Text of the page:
Though there were many different possible outcomes, as it turns out, the fiscal cliff negotiations left us without a lot of changes to the estate tax rules.
We passed along some of the details in a previous post, but we now know the exact amount of the estate tax exclusion for 2013 after the IRS has adjusted it for inflation.
The new legislation calls for the retention of the base of $5 million that was put into place for the 2011 calendar year. In 2012 an adjustment for inflation brought this figure up to $5.12 million.
The estate tax exclusion in 2013 is $5.25 million after being adjusted for inflation again.
Because the estate tax is unified with the gift tax this amount applies to gifts that you give throughout your life using the unified exclusion along with the value of your estate.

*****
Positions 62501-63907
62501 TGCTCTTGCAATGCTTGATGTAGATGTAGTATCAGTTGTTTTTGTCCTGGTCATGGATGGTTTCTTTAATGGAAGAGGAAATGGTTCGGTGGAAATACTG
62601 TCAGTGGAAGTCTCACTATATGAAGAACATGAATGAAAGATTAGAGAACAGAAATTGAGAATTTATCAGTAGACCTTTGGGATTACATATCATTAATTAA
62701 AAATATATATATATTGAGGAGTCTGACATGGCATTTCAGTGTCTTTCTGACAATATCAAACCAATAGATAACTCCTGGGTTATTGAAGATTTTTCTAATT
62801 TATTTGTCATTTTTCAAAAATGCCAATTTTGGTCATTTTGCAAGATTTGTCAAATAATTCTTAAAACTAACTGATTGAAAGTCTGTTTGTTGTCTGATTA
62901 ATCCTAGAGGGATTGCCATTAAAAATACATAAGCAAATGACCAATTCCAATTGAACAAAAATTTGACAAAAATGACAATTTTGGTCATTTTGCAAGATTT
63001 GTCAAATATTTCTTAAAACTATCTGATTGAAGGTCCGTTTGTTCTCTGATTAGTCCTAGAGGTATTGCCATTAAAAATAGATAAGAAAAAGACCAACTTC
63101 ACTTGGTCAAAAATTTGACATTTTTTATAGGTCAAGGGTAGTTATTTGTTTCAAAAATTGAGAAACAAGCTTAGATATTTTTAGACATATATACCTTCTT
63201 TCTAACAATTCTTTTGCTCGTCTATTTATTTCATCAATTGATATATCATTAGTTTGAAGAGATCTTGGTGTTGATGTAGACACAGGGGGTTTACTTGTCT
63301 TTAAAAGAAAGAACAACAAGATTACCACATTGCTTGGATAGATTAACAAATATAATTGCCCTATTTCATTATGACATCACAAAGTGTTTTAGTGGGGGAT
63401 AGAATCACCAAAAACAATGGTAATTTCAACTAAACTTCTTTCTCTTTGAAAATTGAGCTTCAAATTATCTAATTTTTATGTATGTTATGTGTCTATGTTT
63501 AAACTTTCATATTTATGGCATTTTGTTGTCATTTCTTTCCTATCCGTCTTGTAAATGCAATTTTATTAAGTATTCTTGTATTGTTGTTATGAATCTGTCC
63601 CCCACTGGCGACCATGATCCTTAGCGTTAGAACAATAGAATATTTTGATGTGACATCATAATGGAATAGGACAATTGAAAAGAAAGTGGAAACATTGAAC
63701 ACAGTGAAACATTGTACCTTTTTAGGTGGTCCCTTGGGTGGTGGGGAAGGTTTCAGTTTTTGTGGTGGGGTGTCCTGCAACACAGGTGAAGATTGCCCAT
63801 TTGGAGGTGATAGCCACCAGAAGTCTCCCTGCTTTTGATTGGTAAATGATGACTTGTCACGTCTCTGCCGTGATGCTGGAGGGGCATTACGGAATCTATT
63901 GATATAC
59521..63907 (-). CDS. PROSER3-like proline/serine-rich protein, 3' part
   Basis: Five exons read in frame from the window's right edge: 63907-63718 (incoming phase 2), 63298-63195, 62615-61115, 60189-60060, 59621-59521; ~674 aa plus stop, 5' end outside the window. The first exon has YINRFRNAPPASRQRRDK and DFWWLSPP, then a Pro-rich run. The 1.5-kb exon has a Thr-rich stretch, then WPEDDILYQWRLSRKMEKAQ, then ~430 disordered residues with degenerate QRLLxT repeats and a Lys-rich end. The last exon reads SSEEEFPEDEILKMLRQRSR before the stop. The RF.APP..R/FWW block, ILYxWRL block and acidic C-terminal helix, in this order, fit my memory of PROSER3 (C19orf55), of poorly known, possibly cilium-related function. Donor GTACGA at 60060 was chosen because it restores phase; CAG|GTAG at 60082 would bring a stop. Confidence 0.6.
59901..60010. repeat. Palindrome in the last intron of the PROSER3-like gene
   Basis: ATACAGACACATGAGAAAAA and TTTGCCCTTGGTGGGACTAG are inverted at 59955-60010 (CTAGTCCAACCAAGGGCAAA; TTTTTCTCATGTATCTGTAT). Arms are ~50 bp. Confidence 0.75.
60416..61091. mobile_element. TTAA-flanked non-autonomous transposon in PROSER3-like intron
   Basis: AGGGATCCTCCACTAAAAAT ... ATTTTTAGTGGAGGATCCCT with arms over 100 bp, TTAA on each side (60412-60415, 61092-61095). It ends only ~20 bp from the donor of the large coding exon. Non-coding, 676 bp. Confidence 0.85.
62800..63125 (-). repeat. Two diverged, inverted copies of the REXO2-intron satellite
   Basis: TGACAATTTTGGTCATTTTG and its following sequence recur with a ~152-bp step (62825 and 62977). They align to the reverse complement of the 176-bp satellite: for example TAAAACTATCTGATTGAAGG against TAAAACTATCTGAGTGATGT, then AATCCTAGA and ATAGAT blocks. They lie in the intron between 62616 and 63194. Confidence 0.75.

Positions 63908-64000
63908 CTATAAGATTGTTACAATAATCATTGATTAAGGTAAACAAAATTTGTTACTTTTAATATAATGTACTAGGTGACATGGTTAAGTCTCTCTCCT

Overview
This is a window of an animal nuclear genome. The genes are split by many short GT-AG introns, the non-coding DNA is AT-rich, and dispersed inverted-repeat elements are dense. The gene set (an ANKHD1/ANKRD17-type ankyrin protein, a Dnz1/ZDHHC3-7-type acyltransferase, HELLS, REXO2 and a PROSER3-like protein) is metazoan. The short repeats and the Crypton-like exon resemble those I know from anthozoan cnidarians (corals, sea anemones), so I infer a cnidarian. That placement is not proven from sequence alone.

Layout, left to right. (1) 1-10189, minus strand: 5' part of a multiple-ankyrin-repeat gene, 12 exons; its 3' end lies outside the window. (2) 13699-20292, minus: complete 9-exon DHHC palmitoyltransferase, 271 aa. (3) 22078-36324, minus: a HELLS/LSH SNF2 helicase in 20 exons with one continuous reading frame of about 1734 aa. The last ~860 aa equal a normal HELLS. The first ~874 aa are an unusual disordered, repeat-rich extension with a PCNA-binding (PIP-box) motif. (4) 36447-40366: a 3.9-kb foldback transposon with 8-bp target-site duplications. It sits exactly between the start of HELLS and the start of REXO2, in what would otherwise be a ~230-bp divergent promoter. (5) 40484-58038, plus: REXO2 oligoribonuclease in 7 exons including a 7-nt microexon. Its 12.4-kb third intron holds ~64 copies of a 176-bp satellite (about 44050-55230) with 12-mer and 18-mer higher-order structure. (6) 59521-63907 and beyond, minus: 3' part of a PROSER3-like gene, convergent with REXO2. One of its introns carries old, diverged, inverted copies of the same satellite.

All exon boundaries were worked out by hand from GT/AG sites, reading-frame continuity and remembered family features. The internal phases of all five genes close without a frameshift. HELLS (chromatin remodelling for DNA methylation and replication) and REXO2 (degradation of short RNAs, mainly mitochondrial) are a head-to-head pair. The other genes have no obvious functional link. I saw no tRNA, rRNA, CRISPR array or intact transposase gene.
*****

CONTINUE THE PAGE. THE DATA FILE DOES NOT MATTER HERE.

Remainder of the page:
Even if your estate is valued at less than $5.25 million you should still be aware of the estate tax because laws are subject to change. Plus, if you continue along a path of financial success your resources could cross the threshold at some point in time.
Most people just don’t have time to research every detail about the estate tax as changes are implemented. For this reason it is a good idea to speak with an estate planning lawyer on an annual basis.
Your attorney will review your existing plan, ask you relevant questions about your current financial situation, and recommend the appropriate adjustments should any such revisions be necessary.